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Retiring Abroad

Paradise With Strings Attached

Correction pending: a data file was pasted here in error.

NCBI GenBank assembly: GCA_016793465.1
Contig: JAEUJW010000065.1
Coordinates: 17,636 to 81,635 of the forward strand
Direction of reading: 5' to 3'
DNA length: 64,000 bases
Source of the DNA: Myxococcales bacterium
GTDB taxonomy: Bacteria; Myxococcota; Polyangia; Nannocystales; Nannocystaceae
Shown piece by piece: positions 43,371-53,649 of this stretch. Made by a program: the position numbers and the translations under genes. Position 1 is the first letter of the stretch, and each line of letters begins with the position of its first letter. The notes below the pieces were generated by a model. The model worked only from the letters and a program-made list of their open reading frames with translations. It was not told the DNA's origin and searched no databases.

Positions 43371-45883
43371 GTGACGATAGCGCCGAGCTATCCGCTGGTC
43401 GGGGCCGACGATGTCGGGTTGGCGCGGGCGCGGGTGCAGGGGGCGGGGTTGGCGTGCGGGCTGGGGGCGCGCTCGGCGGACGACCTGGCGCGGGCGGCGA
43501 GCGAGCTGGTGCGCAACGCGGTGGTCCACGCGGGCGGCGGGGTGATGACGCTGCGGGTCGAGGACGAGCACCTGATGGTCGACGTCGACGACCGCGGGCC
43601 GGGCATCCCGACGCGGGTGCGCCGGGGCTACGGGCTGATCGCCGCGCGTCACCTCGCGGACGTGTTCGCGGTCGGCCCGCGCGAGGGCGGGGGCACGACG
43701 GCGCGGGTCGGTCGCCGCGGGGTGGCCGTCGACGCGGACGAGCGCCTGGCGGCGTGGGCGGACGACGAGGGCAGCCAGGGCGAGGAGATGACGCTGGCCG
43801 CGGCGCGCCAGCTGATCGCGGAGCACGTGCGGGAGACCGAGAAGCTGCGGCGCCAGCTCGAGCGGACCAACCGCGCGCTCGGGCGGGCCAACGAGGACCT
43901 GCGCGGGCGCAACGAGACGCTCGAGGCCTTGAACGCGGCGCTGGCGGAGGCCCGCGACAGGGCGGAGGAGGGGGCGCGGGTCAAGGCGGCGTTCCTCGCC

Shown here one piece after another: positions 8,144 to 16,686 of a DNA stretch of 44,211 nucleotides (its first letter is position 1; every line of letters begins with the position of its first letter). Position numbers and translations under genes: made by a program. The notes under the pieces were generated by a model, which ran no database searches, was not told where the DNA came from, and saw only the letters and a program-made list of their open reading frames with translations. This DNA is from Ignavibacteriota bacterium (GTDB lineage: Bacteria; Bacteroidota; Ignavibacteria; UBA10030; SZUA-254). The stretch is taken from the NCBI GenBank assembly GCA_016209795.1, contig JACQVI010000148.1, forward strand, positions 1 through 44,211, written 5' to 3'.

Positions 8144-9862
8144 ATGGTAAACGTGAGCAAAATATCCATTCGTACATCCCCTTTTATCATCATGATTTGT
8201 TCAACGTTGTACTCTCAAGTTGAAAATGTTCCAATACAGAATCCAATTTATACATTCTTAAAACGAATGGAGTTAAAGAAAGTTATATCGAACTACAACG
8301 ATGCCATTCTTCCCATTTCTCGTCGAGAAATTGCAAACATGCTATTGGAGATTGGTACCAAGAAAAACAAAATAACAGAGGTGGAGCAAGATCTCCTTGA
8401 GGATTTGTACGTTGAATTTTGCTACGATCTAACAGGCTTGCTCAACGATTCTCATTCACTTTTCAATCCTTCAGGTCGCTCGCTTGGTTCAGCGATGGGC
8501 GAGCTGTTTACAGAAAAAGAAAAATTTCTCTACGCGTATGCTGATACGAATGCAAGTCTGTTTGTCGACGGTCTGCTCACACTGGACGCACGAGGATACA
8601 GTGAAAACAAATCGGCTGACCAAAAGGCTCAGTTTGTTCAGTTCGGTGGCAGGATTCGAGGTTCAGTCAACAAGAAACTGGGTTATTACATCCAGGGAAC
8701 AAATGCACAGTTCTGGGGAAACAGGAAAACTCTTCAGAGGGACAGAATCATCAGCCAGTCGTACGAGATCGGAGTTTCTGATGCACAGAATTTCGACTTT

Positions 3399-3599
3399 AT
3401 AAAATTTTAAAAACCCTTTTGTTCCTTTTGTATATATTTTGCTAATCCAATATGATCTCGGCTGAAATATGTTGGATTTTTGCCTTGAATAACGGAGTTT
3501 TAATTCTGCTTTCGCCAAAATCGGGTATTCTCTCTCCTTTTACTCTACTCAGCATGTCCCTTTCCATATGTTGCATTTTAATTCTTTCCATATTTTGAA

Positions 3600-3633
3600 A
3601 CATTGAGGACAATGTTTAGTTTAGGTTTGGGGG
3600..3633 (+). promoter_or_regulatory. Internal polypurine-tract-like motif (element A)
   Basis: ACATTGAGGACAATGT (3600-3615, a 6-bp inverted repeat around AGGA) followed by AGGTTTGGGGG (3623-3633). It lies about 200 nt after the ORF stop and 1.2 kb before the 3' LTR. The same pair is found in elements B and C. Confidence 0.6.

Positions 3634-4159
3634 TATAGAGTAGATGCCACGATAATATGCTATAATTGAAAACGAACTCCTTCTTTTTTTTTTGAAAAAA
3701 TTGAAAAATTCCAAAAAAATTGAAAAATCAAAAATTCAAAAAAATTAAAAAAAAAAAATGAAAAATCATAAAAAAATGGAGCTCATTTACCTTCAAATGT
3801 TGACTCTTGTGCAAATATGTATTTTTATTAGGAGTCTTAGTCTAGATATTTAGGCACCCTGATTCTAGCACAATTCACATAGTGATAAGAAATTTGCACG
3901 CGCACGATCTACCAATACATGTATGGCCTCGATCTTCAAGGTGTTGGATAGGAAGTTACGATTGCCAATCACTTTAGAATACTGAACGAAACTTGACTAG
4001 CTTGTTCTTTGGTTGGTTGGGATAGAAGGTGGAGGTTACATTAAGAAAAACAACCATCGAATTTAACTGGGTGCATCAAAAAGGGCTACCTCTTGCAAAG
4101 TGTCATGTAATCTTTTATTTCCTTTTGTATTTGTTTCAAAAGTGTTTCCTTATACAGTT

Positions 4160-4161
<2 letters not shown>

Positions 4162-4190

are a variety of challenges and considerations. OPM offers important facts about overseas coverage on its website (see sidebar for website). OPM advises, for example: “You should not be enrolled in an HMO if you are living overseas, except when the overseas geographic location is part of an HMO’s service area (such as Guam or Puerto Rico).” Many retirees say that their FEHBP Blue Cross and Blue Shield coverage works well. “If you travel or live outside the United States, Puerto Rico and the U.S. Virgin Islands, you are still entitled to the benefits described in our Blue Cross and Blue Shield Service Benefits Plan (SBP) brochure,” says Eric Lail, a Blue Cross and Blue Shield Association spokesperson (see sidebar for website). “Unless otherwise noted in the overseas section, the same definitions, limitations and exclusions also apply.” Even if an insurance plan will cover a retiree abroad, however, there also is a question of whether the foreign health care provider would be willing to put up with extensive U.S. paperwork necessary for payment, note some retirees. Practical considerations also apply. How comfortable will an expatriate retiree feel seeing a doctor if he or she cannot speak the native language and the doctor does not speak English? Some retirees say they come home for major medical treatments for that reason. The quality of service abroad is another issue. Many retirees sing the praises of foreign medical systems; some do not. “We used German physicians in various fields and German hospitals as ‘private’ patients,” says Siegfried Lehnigk, a former research physical scientist with the U.S. Army, who retired in 1989 in Germany until returning to the United States in 2009 to be with his son and his family. “We paid our bills in euros out of our German bank account, mailed paid bills to Blue Cross Blue Shield in the United States for reimbursement and received checks from them in dollars. There were absolutely no problems; the treatment as patients was much better than in the U.S.; and the cost was much lower, which Blue Cross Blue Shield liked.” The Federal Employees Dental and Vision Insurance Program (FEDVIP) dental and vision plans are available to those retiring abroad. If members of the eligible federal family live outside of the United States, they can enroll with a nationwide/ international plan such as Aetna, GEHA, MetLife or United Concordia. However, retirees should be 34